Portugal has become something of an ex-pat haven for many citizens, especially those who already live in the European Union and therefore stand to profit from the ease of travel between EU countries. What’s not to like about endless sunlight, breathtaking scenery, delectable cuisine, a thriving cultural scene, and world-class artist communities?
All of this sounds perfect to me, as it did to several people. Coming from a cold Eastern European area, living somewhere warm and sunny seemed like the best option for my health and productivity.
So I gave up my rented apartment and moved to Portugal with practically everything I possess, with no hope of returning to my home country.
I’d never been to Portugal before, and I’d rarely flown at all, but this was anything but routine for me. It was as though I had jumped into unknown water. I didn’t know a single word in Portuguese and knew little about the culture.
As a lover of a frugal lifestyle, I had no intention of splurging in Portugal, so any expensive hotels or top-tier tourist region’s Airbnbs were out of the question. As a result, I picked the cheapest Airbnb I could find on such short notice and reserved it for several weeks. My original plan was to simply get to Airbnb and then find out the rest of my life.
That’s precisely what I did. My first Airbnb was in the most traditional Portuguese village imaginable – Pendilhe, a parish of around 500 people. Moving from a big city and living in such a peaceful area felt a little unreal. Tiny cobbled sidewalks, picturesque homes, a large royal chapel, and goat farmers just strolling on the streets – it seemed a little surreal moving from a big city and staying in such a quiet location.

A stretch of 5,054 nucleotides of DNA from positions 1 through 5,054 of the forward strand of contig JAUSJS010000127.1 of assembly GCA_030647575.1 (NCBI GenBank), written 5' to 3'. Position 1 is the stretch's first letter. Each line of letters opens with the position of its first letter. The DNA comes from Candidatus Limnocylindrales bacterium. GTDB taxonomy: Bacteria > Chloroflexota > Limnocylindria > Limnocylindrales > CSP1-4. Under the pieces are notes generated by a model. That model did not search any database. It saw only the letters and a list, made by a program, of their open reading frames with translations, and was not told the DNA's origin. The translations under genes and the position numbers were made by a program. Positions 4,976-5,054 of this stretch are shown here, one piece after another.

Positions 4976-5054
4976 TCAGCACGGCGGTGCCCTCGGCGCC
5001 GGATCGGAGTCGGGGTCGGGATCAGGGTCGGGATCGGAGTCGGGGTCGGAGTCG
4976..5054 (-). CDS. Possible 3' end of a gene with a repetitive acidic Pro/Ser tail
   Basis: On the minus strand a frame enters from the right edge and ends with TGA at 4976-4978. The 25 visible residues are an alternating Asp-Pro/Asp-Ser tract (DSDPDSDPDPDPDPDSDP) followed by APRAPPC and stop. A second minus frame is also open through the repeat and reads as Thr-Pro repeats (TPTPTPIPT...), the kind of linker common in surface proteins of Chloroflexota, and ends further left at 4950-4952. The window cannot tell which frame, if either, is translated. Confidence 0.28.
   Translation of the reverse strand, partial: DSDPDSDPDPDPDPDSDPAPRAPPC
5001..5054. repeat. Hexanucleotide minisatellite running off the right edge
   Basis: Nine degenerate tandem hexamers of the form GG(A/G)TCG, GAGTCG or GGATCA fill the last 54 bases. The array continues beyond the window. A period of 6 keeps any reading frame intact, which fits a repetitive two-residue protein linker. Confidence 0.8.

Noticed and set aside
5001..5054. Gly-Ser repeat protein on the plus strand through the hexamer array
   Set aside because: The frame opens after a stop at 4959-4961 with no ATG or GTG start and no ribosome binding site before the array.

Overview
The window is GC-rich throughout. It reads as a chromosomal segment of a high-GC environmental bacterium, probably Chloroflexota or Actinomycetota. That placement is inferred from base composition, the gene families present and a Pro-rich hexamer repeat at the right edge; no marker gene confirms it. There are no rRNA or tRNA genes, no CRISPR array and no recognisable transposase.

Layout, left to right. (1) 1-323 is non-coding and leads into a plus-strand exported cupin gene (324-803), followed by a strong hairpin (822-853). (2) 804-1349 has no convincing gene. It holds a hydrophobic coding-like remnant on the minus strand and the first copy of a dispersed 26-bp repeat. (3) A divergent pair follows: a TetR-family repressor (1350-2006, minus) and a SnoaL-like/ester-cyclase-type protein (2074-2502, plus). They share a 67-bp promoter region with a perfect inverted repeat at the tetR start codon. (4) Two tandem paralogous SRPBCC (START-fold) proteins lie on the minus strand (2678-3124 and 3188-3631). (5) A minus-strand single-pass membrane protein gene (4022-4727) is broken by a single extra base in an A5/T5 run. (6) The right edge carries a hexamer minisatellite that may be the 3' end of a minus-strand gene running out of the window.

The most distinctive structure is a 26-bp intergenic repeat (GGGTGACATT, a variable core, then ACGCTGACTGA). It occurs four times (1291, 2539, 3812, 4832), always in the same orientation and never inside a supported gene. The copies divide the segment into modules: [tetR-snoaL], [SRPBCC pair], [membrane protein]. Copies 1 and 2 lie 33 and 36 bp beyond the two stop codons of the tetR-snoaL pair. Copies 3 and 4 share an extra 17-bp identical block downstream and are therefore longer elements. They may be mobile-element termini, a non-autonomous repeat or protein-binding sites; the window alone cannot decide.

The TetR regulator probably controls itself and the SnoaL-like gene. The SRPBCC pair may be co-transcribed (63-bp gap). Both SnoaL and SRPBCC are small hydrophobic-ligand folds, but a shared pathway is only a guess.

Yet I enjoyed every minute of that tiny village. Another choice was made: I wanted to look for a more stable home in a similar small village away from the city noise. Even though it wasn’t easy at first, I eventually hit the jackpot by discovering a tiny house in a similar village a few hundred kilometers farther south. It was much lower than Pendilhe, with just a few hundred permanent inhabitants.
After living in that house for a while, I’ve grown to know and enjoy the Portuguese community and way of life much more than I might have expected. Though not anything I’ve seen applies to the whole world, the following life lessons are something I’ve strongly learned here. In certain ways, living here has shone some insight on certain incredibly crucial aspects of life – aspects that the majority of the planet sometimes tends to overlook in the middle of all, but which are critical to our happiness.
There were no drugs discovered.
Life Does also Pass at a Slower Pace
Many people who have studied Portuguese lifestyle and culture might have heard that things move slowly here, particularly when it comes to official matters. That may be real, but what is more significant is that people do not rush about as frantically.
Life moves steadily and softly here. You appreciate the sun and beautiful weather, go about your day, and don’t worry about what’s going to come next – live in the moment is an essential aspect of local life.
People are Content Even With Fewer Material Possessions – Simple Pleasures of Life are Essential